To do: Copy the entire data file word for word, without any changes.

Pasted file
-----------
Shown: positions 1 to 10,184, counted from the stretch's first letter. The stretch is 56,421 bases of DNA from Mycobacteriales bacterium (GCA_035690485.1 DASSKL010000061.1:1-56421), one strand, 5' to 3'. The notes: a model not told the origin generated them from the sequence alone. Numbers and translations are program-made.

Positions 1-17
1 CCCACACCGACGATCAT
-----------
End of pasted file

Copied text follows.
Shown: positions 1 to 10,184, counted from the stretch's first letter. The stretch is 56,421 bases of DNA from Mycobacteriales bacterium (GCA_035690485.1 DASSKL010000061.1:1-56421), one strand, 5' to 3'. The notes: a model not told the origin generated them from the sequence alone. Numbers and translations are program-made.

Positions 1-17
1 CCCACACCGACGATCAT